Details about hundreds of eviction cases handled in the Santa Fe Magistrate Court over the last decade run across Samuel Taub's computer screen as he watches his coding analyze and organize the information. The cases and resulting data tell a story: Eviction filings by landlords are down month over month in 2020 compared to the averages of 2010 through 2019.
For example, during the second week of October in the past decade, the average number of eviction filings was 22.5. This year, when the state has imposed a moratorium on evictions due to non-payment of rent because of COVID, only four were filed.
This pattern has held throughout the year as the state rule has largely appeared to stop landlords from kicking out tenants. This doesn't particularly surprise Taub or the other University of New Mexico law students and researchers working on what they aim to become the first in-depth, statewide look at eviction data.
Taub and the other researchers wonder how the status of a moratorium at the federal level could also impact New Mexicans.
"There's less filings," Taub tells SFR. "That's a strong indicator that there are fewer evictions…Although I think what the new concern is, the stay ends on Dec. 30, the CDC one does, and so I think people are worried that Congress isn't going to pass any sort of relief this month and then that's going to expire and then next month it's going to be a disaster."
The data, still behind a password-locked website as the team prepares to release it more publicly early next year and with info from more counties, also appears to show the south and west sides of Santa Fe have seen historically higher rates of eviction cases than other parts of the city. That trend has also not surprised Taub, who grew up in Santa Fe.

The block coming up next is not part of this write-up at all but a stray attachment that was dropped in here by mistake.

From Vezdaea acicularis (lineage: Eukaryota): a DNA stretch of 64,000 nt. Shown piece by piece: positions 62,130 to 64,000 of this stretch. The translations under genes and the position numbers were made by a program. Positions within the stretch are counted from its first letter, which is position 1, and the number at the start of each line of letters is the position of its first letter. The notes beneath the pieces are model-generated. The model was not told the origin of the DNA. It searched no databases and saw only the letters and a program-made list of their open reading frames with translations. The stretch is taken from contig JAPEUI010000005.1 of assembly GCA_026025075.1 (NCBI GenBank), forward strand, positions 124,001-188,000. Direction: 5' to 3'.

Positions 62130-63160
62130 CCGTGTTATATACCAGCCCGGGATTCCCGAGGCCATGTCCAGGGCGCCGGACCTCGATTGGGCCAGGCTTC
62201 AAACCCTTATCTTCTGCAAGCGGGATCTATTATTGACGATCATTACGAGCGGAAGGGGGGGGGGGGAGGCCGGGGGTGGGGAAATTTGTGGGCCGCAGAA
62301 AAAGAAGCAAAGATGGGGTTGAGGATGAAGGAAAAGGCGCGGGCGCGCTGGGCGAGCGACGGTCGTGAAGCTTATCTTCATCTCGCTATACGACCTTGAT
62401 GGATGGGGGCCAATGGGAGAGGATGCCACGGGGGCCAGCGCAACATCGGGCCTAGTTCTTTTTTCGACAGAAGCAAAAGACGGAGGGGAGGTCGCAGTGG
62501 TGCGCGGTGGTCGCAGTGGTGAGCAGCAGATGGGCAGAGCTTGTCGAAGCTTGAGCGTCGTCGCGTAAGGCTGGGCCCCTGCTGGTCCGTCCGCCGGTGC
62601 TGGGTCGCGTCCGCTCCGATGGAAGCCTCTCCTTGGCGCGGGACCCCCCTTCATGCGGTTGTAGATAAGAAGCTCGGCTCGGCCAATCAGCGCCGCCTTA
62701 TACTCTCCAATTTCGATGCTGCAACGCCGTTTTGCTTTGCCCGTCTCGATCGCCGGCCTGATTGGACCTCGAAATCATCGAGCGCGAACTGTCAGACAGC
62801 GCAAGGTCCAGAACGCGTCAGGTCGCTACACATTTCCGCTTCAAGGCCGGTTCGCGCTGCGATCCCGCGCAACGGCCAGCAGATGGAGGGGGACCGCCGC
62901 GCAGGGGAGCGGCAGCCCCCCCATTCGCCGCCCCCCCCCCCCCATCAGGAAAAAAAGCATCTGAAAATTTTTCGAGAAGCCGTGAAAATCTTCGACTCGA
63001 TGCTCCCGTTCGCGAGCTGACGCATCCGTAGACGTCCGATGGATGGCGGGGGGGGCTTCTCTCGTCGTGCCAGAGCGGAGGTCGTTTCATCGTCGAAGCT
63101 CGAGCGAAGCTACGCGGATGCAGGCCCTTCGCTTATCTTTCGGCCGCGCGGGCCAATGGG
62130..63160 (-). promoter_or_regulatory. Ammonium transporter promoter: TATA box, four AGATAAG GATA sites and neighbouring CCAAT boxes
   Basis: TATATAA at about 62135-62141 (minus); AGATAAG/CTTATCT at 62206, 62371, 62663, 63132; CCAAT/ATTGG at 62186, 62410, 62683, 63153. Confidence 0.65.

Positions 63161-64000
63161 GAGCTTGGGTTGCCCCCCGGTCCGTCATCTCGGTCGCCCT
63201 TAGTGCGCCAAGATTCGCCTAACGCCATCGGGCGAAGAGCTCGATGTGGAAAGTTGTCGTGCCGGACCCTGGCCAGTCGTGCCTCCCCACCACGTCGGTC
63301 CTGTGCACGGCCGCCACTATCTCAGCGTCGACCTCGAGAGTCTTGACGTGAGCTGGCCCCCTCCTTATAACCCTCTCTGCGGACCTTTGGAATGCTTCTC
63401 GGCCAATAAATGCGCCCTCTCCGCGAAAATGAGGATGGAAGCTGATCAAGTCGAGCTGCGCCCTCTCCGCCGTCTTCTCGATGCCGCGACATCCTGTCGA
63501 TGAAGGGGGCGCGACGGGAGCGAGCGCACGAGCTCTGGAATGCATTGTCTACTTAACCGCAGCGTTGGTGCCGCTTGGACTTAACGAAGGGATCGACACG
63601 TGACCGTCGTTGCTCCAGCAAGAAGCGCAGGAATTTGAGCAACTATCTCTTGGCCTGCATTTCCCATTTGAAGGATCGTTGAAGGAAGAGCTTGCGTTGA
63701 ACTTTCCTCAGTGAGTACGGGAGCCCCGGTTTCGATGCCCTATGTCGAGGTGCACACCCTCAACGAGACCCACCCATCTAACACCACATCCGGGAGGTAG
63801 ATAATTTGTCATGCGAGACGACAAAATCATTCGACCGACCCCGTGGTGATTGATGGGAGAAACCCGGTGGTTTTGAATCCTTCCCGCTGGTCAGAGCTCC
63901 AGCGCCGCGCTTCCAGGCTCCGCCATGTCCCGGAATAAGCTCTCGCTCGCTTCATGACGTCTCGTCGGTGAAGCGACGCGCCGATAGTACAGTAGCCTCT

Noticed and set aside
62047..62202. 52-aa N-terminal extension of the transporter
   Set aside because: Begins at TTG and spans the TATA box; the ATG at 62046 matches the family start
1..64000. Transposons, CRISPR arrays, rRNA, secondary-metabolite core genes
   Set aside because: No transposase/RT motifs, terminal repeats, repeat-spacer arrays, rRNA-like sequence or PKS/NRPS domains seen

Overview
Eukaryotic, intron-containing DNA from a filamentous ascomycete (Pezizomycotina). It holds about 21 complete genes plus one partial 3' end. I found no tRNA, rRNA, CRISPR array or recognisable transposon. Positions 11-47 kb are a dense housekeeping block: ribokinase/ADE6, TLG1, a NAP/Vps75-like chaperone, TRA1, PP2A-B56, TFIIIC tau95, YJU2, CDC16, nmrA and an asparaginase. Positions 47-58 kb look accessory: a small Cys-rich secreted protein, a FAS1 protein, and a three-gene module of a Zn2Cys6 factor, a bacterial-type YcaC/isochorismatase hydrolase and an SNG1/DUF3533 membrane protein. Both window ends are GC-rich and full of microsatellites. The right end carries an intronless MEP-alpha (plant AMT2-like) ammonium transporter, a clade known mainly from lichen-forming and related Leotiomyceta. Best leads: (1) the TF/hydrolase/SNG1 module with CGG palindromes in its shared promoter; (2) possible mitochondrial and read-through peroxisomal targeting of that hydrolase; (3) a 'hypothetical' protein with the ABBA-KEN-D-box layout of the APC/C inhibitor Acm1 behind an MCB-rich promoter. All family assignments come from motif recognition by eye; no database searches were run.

"I have a heavy bias having grown up here; I just have a narrative in my head of what's happened," Taub says. "But it certainly looks like the eastside of Santa Fe isn't experiencing any of the magnitude of eviction problems that the south and west side are…It's just become more and more, I feel anecdotally, racially imbalanced."
Evictions are also still happening through loopholes in the moratorium that allow landlords to evict for other infractions Taub lists: people not listed on the lease living in the unit, a broken car in the yard or too much debris on the porch.
He and others at UNM hope the preliminary data will eventually inform officials who are working to make better policy to keep people in their homes during and after the pandemic.
Assistant Professor Elizabeth Elia, who teaches property and land use law at UNM and also rotates into the economic justice clinic for landlord-tenant case work, started the research project over the summer with several of her students. The group began with cases in Bernalillo County over the last two years, entering case details such as the reason for a claim and its outcome in the absence of user-friendly aggregation of case data in the court system there.
After he witnessed the slog of the manual process, Taub wrote a program, starting with the Santa Fe Magistrate Court, to aggregate and analyze the data. Now, researchers also have preliminary data for Bernalillo Metro, Doña Ana Magistrate and Sandoval Magistrate courts. Elia wants to get Taub more help to complete the data for the state, which updates on a weekly basis, so the tool can contribute to other national studies.